A recent article in the New York Times entitled “The Science of a Happy Marriage” describes recent scientific studies on the dynamics on faithfulness and fidelity in marriage. Beginning with the question as to why some men and women cheat on their partners while others resist the temptation, the article discussed a growing body of research that is focusing on the science of commitment. “Scientists are studying everything from the biological factors that seem to influence marital stability to a person’s psychological response after flirting with a stranger. Their findings suggest that while some people may be naturally more resistant to temptation, men and women can also train themselves to protect their relation-ships and raise their feelings of commitment.” One study out of Sweden has raised questions about whether genetic factors may influence commitment and marital stability. It seems that among the many chemicals in the brain there is one called “vasopressin” or the so-called “bonding hormone.” This hormone may encourage behavior towards bonding with or relationships with others. It appears that men who carry a gene variation that limits the production of vasopressin are less likely to be married and when they do wed, they often have serious marital problems and unhappy wives as opposed to men who have normal levels of vasopressin present in their brains. (No study has been carried out on women yet.) While some call this gene the “fidelity gene” studies on it are limited at this time and its use as a predictor of future marital happiness unknown. So, wives, no need to rush out to your local genetic screening company with a swab of your husband’s DNA to check for the gene.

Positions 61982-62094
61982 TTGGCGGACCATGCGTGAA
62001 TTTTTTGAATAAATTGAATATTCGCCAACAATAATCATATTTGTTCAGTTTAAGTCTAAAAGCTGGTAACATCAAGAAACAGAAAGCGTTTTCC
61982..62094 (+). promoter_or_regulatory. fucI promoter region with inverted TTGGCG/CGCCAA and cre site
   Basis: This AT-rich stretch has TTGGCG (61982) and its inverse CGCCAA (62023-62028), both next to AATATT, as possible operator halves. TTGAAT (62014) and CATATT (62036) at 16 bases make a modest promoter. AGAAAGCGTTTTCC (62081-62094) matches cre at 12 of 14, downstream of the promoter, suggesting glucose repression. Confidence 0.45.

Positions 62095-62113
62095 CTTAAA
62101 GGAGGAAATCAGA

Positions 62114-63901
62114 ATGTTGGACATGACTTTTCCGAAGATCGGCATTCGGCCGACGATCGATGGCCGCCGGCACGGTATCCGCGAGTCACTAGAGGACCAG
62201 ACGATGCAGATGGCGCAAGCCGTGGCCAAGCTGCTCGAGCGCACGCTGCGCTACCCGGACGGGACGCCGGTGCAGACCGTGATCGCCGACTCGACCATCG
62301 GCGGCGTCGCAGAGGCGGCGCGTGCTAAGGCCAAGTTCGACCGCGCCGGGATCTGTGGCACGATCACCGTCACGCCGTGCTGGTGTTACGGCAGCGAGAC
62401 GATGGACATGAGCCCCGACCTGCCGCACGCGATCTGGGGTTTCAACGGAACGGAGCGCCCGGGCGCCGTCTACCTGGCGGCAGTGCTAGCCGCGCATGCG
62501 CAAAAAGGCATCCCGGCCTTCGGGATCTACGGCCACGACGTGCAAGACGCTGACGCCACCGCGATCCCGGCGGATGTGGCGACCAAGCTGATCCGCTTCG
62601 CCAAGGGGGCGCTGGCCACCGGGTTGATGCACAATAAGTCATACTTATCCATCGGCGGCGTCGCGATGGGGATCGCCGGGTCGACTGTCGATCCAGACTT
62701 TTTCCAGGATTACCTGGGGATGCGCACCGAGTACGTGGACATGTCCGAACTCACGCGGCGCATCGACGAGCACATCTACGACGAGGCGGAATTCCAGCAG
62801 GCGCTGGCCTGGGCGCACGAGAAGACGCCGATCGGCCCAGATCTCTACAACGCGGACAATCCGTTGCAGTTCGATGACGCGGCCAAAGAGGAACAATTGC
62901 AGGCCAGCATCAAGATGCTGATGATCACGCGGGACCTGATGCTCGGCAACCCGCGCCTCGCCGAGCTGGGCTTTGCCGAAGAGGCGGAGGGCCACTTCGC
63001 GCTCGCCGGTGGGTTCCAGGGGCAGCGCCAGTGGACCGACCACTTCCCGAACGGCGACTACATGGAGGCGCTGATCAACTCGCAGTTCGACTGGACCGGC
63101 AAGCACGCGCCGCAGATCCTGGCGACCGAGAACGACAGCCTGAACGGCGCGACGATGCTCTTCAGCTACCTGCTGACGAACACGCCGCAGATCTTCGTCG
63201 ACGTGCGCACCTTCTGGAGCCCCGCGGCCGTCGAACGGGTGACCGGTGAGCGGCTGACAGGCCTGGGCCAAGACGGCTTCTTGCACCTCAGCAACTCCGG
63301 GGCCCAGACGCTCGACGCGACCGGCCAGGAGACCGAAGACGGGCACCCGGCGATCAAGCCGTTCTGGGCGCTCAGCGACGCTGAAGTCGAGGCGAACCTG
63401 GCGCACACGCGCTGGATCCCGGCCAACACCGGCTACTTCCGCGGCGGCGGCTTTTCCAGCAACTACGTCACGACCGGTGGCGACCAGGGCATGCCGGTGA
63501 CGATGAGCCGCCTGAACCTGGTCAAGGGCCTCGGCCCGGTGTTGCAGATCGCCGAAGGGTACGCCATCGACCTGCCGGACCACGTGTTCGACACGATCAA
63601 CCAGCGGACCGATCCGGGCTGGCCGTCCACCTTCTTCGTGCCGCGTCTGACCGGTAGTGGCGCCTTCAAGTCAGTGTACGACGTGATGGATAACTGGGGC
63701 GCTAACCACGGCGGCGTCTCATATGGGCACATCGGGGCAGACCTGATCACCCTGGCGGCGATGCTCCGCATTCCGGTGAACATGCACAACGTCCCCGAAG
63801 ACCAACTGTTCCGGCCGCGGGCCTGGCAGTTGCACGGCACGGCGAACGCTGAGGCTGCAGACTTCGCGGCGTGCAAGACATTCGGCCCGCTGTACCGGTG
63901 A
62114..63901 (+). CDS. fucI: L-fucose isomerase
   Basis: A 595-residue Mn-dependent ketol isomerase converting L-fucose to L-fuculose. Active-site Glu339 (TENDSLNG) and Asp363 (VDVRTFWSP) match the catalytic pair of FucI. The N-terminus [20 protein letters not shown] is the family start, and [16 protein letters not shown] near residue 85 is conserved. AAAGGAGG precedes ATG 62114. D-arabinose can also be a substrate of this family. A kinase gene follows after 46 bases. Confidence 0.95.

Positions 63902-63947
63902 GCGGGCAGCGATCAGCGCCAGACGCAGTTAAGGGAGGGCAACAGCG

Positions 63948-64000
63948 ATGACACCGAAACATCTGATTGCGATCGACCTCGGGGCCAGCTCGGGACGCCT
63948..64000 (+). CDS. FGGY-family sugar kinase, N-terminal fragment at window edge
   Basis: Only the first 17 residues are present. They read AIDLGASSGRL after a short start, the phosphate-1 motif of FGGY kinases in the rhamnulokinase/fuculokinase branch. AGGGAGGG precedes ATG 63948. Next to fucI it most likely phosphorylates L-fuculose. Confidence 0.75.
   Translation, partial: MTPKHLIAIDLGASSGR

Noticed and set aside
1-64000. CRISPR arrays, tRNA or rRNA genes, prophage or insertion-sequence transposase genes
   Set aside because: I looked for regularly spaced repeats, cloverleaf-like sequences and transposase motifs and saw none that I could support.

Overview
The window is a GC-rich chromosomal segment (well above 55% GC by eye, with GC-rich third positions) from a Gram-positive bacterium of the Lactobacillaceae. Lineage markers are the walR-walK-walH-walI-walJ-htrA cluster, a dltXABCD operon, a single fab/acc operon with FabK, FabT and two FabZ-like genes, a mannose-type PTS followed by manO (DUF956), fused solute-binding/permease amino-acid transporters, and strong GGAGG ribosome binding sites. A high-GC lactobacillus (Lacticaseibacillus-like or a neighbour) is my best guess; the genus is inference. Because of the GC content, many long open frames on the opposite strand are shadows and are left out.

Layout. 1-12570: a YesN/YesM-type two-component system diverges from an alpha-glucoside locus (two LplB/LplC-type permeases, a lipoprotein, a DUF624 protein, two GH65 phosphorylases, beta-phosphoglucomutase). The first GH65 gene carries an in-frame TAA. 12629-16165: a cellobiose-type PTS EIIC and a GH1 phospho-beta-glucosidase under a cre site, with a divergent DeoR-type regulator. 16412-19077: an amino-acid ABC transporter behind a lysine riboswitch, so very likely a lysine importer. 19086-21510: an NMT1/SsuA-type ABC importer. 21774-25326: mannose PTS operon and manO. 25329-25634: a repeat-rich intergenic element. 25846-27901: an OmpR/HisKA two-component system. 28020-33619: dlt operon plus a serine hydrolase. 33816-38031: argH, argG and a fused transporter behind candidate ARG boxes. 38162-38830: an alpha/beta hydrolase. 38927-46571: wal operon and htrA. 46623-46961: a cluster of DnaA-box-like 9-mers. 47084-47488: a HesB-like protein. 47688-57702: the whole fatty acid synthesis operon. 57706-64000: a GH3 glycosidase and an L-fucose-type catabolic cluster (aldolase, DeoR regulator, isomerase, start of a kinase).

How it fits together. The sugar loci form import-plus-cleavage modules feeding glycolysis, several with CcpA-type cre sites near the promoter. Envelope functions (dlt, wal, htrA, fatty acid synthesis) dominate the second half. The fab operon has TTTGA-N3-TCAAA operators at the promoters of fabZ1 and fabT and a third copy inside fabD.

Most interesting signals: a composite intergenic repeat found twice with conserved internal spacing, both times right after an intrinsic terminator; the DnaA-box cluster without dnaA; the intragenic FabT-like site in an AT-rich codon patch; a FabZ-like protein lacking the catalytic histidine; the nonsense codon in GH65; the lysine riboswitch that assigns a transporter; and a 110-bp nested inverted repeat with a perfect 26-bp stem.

Yet “while there may be genetic differences that influence commitment, other studies suggest that the brain can be trained to resist temptation.” Studies conducted by the psychologist John Lydon of McGill University in Montreal offer some interesting insights into how people in a committed relationship react in the face of temptation.


“In one study, highly committed married men and women were asked to rate the attractiveness of people of the opposite sex in a series of photos. Not surprisingly, they gave the highest ratings to people who would typically be viewed as attractive. Later, they were shown similar pictures and told that the person was interested in meeting them. In that situation, participants consistently gave those pictures lower scores than they had the first time around.


When they were attracted to someone who might threaten the relationship, they seemed to instinctively tell themselves, ‘He’s not so great.’ ‘The more committed you are,’ Dr. Lydon said, ‘the less attractive you find other people who threaten your relationship.’”


Shakespeare once wrote in A Midsummer Night’s Dream, “Tis one thing to be tempted, another thing to fall.” Apart from questions about how some of us may or may not be more biologically inclined toward fidelity or infidelity, the fact remains that we all know right from wrong. When a man and woman marry, the understanding is that their relationship will be an exclusive one and that the days of “playing the field” are over. The same applies to myself as someone who has taken on the vow of celibacy. Nevertheless, we are all human beings and we are always going to be tested by temptation. Like those men and women in faithful relationships in the above study who responded to temptation by downgrading the attractiveness of the tempters, we seek to develop good habits when tempted at all so as to not fall into sin. This applies not only to matters of fidelity to ones vows or spouse but in all things of the moral life. One may be tempted to engage in gossip, but instead one turns the conversation to something else. One may be tempted to fall into rash judgment but instead considers that there may be another side to a matter or situation that one may not know about.


One strategy that may be find helpful with this is to not fall into the “what if” game. When tempted, one seeks to avoid the kind of self-deceptive thought that goes like this: for a married man - “Well, what if I just go out for lunch with her. Even if she is married and I do find her attractive what’s a little lunch? or a married woman - “What if I just send these flirtatious emails?” or “So what if I talk to him two or three times a day? He’s just a friend.” Do you see where I am going with this? If you give into temptation a little bit, what we used to call “entertain” temptation, the next time it just gets easier and easier to take it a little bit further and further until you get to a place where vows are broken, people are hurt, and sin is part of your life.